Consciously or not, U2-style evangelism is all over the Mumfords' bland but biblically titled second album, Babel: blatantly in the pompous vowel-stretching climaxes of "Whispers in the Dark" and "Lover of the Light," but really wherever keening harmonies reach for heaven the way arms stretch to the sky, as the opening title track puts it. (Though, hmm: Isn't the Tower of Babel's moral that we can't scale heaven?) Several songs feature yelping woooos, and tests of despair and temptation are triumphed over at every turn. "A brush with the devil can clear your mind and straighten your spine." "When I'm on my knees I still believe." "Hope in the darkness, so that I may hear the light." "Ghosts in my head / They run wild and wish me dead." "Shake my ash to the wind / Lord forget all my sins." "I was under your spell when I was told by Jesus all was well." All this amid thoughts of Hell, clouded minds and heavy hearts, fickle flesh keeping heart and soul in place, and love that loves with urgency, not haste. These bromides are approximately as deep as Matchbox Twenty's, and as smug as Dave Matthews'.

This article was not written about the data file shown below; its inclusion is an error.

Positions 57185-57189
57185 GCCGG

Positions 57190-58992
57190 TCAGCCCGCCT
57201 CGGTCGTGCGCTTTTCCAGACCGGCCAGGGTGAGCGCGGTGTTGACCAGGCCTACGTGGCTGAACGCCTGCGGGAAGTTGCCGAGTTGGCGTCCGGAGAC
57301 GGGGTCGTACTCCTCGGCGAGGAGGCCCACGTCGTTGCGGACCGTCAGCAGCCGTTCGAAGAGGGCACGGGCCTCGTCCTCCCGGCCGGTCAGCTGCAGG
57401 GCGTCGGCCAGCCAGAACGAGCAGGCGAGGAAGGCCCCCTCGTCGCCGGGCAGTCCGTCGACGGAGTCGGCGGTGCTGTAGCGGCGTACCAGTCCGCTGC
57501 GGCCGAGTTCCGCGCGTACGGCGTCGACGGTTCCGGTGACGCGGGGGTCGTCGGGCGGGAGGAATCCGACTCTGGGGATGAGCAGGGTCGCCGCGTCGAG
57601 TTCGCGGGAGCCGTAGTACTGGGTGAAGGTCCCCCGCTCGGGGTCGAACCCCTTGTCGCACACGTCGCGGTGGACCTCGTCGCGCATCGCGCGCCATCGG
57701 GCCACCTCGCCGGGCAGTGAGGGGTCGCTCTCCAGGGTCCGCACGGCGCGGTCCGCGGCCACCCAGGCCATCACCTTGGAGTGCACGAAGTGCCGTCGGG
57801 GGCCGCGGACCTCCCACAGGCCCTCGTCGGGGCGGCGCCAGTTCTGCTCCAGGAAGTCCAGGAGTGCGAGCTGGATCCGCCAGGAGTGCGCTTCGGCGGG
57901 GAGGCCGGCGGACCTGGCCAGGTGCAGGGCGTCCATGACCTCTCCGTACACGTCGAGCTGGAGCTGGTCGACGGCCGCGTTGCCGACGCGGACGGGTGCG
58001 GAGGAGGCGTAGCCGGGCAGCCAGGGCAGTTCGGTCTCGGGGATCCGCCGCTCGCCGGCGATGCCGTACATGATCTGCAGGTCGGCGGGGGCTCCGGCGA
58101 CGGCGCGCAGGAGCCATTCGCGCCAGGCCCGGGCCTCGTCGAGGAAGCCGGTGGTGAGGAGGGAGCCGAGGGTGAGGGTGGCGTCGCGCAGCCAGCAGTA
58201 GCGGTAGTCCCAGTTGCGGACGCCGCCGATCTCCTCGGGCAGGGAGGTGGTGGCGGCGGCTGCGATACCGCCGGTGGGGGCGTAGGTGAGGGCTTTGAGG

NPR's rock critic Ann Powers has a different take, however:

What Bono and his mates figured out early on was how to connect a specific set of concerns formed within religious practice to other cultural forms literature, soul music, cinema where similar seekers were expressing themselves. U2 never became a "secular" band; its music simply relies on the fact that religion, for better and worse, is everywhere. Mumford & Sons does something similar, and by doing it now, it's filling a gap in pop music. I know the feeling that radiates from a room full of Mumford fans singing along with every overly sincere, earnest word; I've been there myself. At sixteen, I was a confused Catholic kid struggling to figure out how I could be my parents' daughter and still want to make out with boys, dye my hair funny colors and dance all night to ridiculously loud music. U2's music didn't present an alternative to the church life that had made me, in part, who I was then; it showed me how to struggle within that life, and get to the point where I could either walk on within it or walk away.